So, a little announcement today. I won't bury the lede. If the map didn't make it abundantly clear: The hubs and I are going to be moving. Again. Yes, we only arrived in St. Pete five months ago, and we were slated to be here for three years, but we'll be picking up and moving north to New Jersey next May or June. When Uncle Sam says go, you gotta go. That's military life.
Now, let me explain.
When we found out last October that we would be moving to St. Petersburg, Florida, right after our wedding, G was thrilled. It was his top pick (mine was Boston), we had heard nothing but great things about St. Pete, and my gunner's mate husband was excited to be going back to a boat after three years at a land job.
But not long after G began working on Coast Guard Cutter Ocracoke in July, he learned that the boat was going to be transferred to another crew, in Portland, Maine, at the end of October. Of course, we had no idea that was going to happen. The detailer that sent him, us, to St. Pete didn't know either, or else he wouldn't have assigned G to the Ocracoke. One would think that a detailer would know if a boat is set to be transferred or decommissioned, but that is not always the case. Again, that's military life.
We were a bit upset by the news, to say the least. We had just packed up our whole lives, said goodbye to friends and family, to move across the country for a tour in St. Pete. Suddenly, all our plans changed. That job G had looked forward to was being snatched away. With no new boat coming to replace the Ocracoke, he would have to go back to a land job, working in the armory like he did in San Diego. We had signed a seven-month lease for a one-bedroom apartment and rented a storage unit with the intention of settling into something different after getting the lay of the land. Had we known we'd only be here a year, we would have rented a two-bedroom place, had more space and not thrown a considerable amount of money each month into keeping a large storage unit.
All this, coupled with the summer's oppressively hot and humid weather and my difficulties finding a journalism job, made us feel defeated. St. Pete wasn't working out for us. It definitely wasn't what we thought it would be.
Lesson learned: Things rarely turn out like you think they will. Sometimes it's better, sometimes worse. Expect the unexpected, and embrace it.
So that's what we did. After the initial shock wore off, we shifted our perspective. G losing his boat could be a win. The chance to pick another adventure.
G printed out the list of available boats and brought it home to discuss. Initially, he was interested in going to Miami, where new, super-fast, state-of-the-art FRCs (fast response cutters) were scheduled to come online. I wasn't as thrilled by the idea of moving to Miami, and since the Ocracoke gig wasn't what G thought it would be-- he had hoped to be working drug interdiction cases-- I urged him to research the Miami jobs. In doing so, he discovered that the Miami crews almost exclusively work migrant cases, something G isn't all that interested in. And while I told the hubs that I would support going to Miami in order for him to work on the latest, greatest cutter, I started to have misgivings, secretly wishing he would consider a place I never thought I'd want to live:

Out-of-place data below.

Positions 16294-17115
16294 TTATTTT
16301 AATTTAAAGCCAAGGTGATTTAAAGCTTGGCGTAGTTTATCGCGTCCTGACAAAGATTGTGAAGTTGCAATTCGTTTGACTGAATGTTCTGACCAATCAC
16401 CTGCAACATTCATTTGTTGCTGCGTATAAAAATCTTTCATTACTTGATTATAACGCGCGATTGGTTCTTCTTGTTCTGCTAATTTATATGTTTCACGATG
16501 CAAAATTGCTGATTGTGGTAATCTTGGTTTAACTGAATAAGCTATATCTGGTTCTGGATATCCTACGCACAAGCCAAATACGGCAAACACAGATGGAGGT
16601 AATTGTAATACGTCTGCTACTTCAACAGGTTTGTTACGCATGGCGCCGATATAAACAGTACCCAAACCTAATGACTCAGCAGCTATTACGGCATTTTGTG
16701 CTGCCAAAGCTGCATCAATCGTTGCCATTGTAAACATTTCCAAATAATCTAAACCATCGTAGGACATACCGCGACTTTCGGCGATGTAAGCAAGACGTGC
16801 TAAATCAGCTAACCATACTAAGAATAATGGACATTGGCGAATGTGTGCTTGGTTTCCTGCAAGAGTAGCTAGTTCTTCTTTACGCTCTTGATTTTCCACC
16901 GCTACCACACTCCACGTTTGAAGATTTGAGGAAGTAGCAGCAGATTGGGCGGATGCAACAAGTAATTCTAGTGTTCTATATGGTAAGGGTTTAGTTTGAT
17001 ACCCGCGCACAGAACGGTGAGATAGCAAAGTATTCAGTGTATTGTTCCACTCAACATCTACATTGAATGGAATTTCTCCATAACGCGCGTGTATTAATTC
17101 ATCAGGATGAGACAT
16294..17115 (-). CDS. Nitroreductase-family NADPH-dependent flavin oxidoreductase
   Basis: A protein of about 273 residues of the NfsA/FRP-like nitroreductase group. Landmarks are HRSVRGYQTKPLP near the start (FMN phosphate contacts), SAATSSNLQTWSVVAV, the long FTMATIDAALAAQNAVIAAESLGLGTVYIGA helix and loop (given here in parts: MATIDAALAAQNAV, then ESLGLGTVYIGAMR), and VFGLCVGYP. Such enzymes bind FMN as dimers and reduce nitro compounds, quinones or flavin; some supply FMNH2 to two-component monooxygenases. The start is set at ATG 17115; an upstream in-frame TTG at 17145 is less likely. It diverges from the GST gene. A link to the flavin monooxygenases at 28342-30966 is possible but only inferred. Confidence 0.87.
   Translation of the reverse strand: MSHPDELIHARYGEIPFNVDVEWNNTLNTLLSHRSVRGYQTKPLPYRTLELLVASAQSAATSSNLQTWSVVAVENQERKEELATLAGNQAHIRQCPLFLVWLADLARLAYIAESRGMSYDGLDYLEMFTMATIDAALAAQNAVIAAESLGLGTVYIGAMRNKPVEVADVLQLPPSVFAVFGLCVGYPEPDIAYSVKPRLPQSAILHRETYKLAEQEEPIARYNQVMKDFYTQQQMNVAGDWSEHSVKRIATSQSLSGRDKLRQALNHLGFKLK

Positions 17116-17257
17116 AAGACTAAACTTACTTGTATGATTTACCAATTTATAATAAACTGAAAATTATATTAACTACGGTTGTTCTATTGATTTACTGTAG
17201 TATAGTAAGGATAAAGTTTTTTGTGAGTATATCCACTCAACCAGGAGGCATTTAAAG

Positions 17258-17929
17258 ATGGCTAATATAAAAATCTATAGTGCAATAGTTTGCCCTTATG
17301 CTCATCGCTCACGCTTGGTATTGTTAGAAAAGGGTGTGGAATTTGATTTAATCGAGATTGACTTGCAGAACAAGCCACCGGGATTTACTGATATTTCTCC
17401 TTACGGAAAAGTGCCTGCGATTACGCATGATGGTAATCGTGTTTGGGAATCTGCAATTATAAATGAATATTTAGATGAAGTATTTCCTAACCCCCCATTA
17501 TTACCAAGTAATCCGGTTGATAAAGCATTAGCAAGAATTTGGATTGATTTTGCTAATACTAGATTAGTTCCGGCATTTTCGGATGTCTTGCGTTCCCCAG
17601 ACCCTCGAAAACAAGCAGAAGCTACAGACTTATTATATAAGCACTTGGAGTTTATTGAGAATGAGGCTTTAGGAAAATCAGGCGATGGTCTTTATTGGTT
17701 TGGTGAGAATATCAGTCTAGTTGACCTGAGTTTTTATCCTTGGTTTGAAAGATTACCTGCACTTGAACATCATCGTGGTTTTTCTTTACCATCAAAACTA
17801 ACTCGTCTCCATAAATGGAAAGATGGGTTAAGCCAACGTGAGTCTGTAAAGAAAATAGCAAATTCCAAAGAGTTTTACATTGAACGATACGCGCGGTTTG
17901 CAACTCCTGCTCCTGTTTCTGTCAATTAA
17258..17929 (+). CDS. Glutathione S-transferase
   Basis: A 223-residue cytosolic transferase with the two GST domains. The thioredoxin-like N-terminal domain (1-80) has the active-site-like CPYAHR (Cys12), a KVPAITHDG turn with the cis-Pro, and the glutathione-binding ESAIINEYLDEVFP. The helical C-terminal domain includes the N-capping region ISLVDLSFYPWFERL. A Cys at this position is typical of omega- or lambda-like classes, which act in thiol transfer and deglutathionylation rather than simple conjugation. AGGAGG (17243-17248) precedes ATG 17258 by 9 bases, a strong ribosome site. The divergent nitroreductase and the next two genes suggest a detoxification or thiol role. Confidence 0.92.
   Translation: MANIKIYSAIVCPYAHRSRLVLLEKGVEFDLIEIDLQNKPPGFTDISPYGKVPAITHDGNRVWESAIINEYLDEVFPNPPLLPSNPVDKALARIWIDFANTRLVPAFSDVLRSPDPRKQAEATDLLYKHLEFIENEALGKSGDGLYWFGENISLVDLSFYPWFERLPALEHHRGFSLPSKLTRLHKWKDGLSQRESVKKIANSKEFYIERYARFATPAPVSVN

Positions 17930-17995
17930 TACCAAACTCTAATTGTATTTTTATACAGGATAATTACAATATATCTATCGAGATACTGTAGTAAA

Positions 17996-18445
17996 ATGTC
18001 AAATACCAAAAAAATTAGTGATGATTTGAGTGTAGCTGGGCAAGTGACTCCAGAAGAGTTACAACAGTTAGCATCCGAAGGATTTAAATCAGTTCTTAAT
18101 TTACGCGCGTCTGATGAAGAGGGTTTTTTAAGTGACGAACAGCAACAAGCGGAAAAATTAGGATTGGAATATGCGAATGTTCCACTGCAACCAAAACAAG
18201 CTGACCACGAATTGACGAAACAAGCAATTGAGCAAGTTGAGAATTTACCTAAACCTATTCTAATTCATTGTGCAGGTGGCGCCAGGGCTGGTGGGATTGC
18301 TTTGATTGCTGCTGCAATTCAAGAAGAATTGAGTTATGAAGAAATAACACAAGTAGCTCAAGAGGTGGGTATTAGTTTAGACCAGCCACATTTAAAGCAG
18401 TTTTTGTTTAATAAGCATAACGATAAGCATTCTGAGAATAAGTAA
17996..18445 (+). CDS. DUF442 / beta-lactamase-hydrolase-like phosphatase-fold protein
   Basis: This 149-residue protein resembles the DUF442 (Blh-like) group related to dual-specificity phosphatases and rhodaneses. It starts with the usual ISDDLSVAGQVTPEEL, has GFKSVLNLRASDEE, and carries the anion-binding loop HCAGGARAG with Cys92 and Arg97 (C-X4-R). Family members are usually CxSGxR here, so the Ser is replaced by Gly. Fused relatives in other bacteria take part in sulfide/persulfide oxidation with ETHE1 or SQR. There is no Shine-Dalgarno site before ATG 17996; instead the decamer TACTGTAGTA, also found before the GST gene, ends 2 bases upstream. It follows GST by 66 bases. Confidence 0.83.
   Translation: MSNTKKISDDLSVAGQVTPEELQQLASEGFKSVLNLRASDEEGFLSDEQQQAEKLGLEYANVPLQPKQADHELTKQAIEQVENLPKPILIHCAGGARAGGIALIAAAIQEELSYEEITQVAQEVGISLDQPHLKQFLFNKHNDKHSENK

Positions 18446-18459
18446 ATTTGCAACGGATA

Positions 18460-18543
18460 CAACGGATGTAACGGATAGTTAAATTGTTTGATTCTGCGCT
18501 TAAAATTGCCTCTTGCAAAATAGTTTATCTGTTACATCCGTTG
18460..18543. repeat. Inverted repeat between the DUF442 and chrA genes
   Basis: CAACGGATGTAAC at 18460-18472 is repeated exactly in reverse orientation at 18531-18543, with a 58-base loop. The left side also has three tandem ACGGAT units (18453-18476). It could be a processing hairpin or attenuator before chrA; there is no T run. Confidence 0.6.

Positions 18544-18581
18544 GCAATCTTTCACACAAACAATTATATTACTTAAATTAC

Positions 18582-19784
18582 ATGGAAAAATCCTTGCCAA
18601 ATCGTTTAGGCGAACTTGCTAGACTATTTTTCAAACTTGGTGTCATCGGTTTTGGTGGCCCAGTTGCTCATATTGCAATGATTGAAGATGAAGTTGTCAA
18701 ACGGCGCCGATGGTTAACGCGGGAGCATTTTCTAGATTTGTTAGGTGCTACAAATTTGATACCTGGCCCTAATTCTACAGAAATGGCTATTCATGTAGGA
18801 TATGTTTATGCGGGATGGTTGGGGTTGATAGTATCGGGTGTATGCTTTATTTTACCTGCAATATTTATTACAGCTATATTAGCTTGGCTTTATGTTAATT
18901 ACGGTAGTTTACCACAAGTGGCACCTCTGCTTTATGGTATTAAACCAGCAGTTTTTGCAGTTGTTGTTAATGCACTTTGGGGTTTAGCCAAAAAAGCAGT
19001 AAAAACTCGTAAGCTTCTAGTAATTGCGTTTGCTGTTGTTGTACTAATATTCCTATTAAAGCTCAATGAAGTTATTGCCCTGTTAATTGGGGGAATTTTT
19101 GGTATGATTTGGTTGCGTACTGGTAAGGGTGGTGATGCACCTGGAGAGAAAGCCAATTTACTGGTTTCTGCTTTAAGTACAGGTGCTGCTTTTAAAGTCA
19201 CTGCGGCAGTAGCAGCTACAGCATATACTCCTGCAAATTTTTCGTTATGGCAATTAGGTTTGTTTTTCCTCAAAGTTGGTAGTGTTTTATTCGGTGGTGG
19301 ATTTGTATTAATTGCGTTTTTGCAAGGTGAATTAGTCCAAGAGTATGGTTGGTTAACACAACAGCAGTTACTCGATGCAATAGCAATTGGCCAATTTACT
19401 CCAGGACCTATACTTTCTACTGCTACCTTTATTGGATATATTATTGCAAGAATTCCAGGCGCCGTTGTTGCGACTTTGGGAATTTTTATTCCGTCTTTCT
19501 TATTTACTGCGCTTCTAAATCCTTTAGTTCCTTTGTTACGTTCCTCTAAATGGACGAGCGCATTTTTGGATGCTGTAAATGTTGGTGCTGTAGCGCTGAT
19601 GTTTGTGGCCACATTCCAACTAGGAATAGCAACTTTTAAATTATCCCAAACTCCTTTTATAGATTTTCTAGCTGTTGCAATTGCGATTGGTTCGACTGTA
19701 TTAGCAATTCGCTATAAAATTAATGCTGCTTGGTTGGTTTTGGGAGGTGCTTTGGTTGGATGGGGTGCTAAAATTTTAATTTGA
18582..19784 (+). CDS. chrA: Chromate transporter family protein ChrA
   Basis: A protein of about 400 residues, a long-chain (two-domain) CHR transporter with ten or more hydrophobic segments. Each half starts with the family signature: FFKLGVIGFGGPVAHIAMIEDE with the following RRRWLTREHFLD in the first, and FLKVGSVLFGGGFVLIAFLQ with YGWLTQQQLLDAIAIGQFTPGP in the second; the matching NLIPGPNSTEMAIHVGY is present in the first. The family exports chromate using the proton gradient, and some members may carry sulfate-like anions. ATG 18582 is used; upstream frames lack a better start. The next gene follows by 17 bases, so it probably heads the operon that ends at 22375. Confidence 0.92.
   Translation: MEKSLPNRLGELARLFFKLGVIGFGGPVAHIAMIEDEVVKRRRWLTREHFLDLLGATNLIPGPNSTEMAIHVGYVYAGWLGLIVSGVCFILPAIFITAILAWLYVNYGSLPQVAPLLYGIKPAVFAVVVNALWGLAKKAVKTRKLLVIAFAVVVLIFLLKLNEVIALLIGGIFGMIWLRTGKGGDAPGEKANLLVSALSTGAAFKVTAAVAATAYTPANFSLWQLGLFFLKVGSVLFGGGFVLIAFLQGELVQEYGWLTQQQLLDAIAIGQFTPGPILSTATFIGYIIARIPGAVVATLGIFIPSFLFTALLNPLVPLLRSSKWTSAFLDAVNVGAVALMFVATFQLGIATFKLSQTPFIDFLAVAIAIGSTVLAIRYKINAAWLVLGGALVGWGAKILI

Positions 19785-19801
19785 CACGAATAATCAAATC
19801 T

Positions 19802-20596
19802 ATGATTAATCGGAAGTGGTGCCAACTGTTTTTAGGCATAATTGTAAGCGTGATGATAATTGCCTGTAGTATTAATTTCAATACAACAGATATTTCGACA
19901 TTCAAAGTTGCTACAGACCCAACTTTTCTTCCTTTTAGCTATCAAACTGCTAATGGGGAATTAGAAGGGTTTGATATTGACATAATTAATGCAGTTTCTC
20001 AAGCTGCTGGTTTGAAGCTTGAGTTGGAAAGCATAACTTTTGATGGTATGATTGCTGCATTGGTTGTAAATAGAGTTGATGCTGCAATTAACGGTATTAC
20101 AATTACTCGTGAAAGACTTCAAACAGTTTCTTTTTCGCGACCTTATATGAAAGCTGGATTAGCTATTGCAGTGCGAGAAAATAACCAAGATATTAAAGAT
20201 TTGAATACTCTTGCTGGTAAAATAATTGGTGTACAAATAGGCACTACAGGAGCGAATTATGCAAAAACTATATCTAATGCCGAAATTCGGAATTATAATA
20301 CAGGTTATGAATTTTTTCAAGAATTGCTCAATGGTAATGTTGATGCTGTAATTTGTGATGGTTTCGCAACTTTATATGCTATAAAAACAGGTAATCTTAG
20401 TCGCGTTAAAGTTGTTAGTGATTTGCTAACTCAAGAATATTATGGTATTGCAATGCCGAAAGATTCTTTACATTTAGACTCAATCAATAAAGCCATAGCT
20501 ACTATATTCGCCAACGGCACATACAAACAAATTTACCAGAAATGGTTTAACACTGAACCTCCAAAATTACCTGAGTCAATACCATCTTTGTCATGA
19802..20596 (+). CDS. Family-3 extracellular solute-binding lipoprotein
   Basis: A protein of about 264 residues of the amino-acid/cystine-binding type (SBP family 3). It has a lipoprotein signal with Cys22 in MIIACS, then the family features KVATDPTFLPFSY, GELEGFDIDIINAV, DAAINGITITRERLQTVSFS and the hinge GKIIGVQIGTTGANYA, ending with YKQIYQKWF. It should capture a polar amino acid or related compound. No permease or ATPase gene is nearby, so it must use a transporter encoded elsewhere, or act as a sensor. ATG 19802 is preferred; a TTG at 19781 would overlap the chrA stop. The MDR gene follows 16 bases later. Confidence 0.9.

One of the locales on that "early sea solicitation" list was Bayonne. And while the largely industrial city is certainly not the prettiest or hippest place to live, it is just about 30 minutes outside Manhattan.
It has always been my dream to live and work in New York City. I have never been to the Big Apple, and I'm sure my "Sex and the City" fantasies will quickly be shattered once I get there, but there is no question that it is the hub of journalism in America. G knows all this and said before we got married that if there was ever a way to make my dream come true, he would pursue it. Bayonne seems like that chance, and I didn't want it to slip through my fingers. We don't know where the Coast Guard will send us in the future, and the opportunity to live in or close to NYC may never come around again.
For G, being on a boat was the most important thing. He wants his Cutterman's pin, a symbol of having achieved five years total sea time-- a status he would have earned had his tour on the Ocracoke not been drastically cut short. G is determined to get his pin, and he can get it, working on the Sitkinak in Bayonne.
So after much discussion and consideration, G submitted his assignment preferences to the detailer. He put Bayonne as his No. 1 pick, and Gloucester (a town just outside Boston) as his second choice. On Monday he officially received orders: We're going to Bayonne.
We've known for several weeks that G was slated for New Jersey but given all that has happened the last few months, we wanted to be totally sure (orders in hand) before making any kind of announcement. We still have seven months here in St. Pete. Even though the Ocracoke had its change of command last week, we won't move until the transfer season, next summer. So there's still plenty of time to explore Florida and we have a couple months at least before we need to start planning for our next big move.
Still, it's exciting to know, for sure, what is on the horizon and the new possibilities the future holds. This Cali girl is staying on the East Coast for a while longer. I doubt I'll turn into Jersey girl (or a Jersey Shore girl, for that matter). But maybe, just maybe, my cosmo-sipping, city-living, Carrie Bradshaw-channeling Manhattan dreams will come true.